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Bellingham Bulletin

BMS Educates Students on Cyber Bullying

Feb 28, 2019 06:00AM ● By Pamela Johnson

Jeff Croteau and Eileen Kneeland

written by Amy Bartelloni, Contributing Writer

There’s no doubt that with the advent of social media and other online platforms, bullying is an even bigger issue than it ever has been before. That’s why Bellingham Memorial Middle School brought in an expert to speak to the students regarding the dangers of cyber bullying. Eileen Kneeland from the Worcester Country District Attorney’s office visited BMS on Wednesday, January 23rd, with separate presentations for students in upper (6th and 7th) and lower (4th and 5th) grades, tailored to their age groups.

“We have some people that have struggled with cyber bullying,”BMS principal Jeff Croteau said in his introduction. “We want you to understand that when you hit ‘Send,’ it’s forever. That’s the big takeaway.”

Kneeland put her position in context for the students, explaining that the D.A.’s office is the chief law enforcement agency in Worcester County. Within this agency, her job is community outreach. She spoke to the 2010 anti-bullying law, which mandated that every school district in Massachusetts have an anti-bullying policy. Part of the policy is yearly education for students, parents, and teachers, and information on how to report bullying.

“What the anti-bullying law says is that there’s no bullying allowed in school, and there’s no bullying allowed outside of school if it affects the way someone feels in school.” This includes creating a hostile environment, a situation where the student feels unsafe in school.

That brings up the actual definition of bullying, described by Kneeland as intentional, aggressive behavior targeted at a person or group over and over, enough to make a reasonable person afraid of harm. “It’s important to know that bullying involves an imbalance of power,” she explained, “so that one person has a perceived power over someone else.” While a situation has to be recorded three times to be considered bullying, Kneeland urged the kids not to wait to tell a trusted adult.

“We want you to tell someone right away, because maybe we can put an end to the bully situation, or maybe we’ll find out that it wasn’t a bully situation.”
Her number-one piece of advice if students feel unsure or concerned at all is to tell a trusted adult.

Students may encounter four different types of bullying, defined as physical, verbal, social (excluding someone from a group), and cyber—her focus for the presentation. “Cyber bullying happens more than any other kind of bullying at all,” she said, “because everybody has technology now.”When bullies can’t see their victim’s face, it’s harder to empathize, and with the constant connection it’s hard to get away from a difficult situation. She suggested stepping away if the bullying is happening on an online forum, shutting the platform off for a while, and blocking that person.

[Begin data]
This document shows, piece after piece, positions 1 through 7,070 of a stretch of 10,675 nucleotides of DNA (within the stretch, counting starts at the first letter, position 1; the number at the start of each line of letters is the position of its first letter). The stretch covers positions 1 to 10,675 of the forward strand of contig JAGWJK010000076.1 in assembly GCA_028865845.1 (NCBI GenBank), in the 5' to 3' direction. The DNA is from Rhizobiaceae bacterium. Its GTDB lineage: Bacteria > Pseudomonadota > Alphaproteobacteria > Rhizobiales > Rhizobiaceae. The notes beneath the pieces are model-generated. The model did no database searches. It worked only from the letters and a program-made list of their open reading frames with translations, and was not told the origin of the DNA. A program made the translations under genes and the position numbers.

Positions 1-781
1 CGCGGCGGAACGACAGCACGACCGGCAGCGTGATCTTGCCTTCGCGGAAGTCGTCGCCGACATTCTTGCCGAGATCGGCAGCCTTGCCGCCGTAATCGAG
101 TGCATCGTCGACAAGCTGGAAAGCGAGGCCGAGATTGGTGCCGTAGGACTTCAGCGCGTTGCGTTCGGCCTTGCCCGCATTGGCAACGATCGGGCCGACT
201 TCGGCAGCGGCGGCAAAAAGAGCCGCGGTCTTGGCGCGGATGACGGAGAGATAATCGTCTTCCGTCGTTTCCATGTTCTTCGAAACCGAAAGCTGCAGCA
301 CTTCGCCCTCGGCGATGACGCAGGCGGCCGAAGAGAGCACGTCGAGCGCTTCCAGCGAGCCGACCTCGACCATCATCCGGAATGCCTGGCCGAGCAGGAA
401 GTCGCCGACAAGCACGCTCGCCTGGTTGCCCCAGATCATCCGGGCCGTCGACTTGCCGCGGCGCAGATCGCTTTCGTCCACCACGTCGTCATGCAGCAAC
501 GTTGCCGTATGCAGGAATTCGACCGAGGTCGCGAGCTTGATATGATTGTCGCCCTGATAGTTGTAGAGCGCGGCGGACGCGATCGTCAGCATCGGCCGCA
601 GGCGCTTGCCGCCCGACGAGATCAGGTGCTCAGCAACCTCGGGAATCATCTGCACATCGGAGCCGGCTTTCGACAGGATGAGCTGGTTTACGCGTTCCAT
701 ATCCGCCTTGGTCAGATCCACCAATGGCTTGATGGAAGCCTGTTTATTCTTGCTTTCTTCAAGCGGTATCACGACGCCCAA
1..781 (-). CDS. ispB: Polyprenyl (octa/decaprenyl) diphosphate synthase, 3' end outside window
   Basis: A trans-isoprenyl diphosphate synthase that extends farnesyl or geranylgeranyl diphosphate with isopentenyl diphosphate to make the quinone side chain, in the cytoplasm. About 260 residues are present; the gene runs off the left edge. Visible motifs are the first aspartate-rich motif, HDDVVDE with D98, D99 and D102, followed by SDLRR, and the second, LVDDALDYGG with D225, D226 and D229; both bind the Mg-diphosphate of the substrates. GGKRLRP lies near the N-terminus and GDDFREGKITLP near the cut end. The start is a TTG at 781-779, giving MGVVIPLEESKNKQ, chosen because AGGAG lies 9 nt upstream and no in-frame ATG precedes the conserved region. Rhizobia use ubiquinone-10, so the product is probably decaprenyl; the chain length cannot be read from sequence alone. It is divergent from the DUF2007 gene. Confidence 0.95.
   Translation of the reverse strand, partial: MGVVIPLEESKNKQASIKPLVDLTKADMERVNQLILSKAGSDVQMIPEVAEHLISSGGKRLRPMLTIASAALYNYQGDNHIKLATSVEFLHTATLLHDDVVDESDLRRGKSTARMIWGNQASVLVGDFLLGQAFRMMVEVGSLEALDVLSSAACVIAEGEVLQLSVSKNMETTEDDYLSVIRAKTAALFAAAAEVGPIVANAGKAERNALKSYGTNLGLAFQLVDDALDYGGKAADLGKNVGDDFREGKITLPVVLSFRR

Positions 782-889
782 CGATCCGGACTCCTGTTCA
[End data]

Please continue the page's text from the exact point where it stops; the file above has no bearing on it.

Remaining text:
Not every disagreement is a bullying situation. Kneeland described the difference between conflict (two people not getting along) and bullying, where there’s an imbalance of power. Once an incident is reported, Croteau will make the final decision as to whether it’s a bully situation, and he reminded the students that even if they don’t see the bully get into trouble, it doesn’t mean nothing was done. Some things need to be kept quiet for privacy purposes.
With explanations out of the way, Kneeland had some suggestions for dealing with bullies.

Telling a trusted adult was her number-one piece of advice, but should a student find themselves a bystander in a bullying situation, a video that she showed encouraged them to be an “upstander” instead by doing four things: being a buddy to the person being bullied, interrupting the situation by suggesting another activity or changing the subject, speaking out by calling the bully out, and, most important­—telling someone.

There’s an important difference between reporting a bullying situation and tattling, Kneeland explained. Reporting a bully situation will prevent harm. It’s not meant to get another person into trouble or to be spiteful.

The students watched a short video on empathy, encouraging them to understand how other people feel. That led to a video from online personality Kid President of the top 20 things you should say more often (found on YouTube at https://youtu.be/m5yCOSHeYn4). The list included such phrases as “thank you, excuse me, I’m sorry,” and “you can do it,” and maybe most important, “I disagree with you, but I still like you as a person.”

The program finished by reminding the students of their digital footprint. It’s a subject she goes more in depth about with 6th- and 7th-graders, reminding them that we all leave a digital footprint of everything we do online. “There’s a record of everything you do online, and it lasts forever,” she told them. She reminded them to think before they hit “Send” because future employers will be looking them up online, and some things can’t be erased.
“Use the grandmother rule,” she urged. “If you wouldn’t share it with your grandmother, don’t share it online.” She told the students to make sure what they share online is safe and responsible, and to never give out private information such as their full name, phone number, or where they go to school.

She finished by talking about kindness, reminding students of the importance of some universal rules: treat people the way you want to be treated and, if you have nothing nice to say, don’t say anything at all. “If you focus on kindness,” she said, “you have less time to focus on being mean.”

The Bellingham school system’s bullying policy can be found on its website at https://www.bellinghamk12.org. School officials are working on a bullying information session for parents, scheduled for spring.

 

 

 


 

 

 

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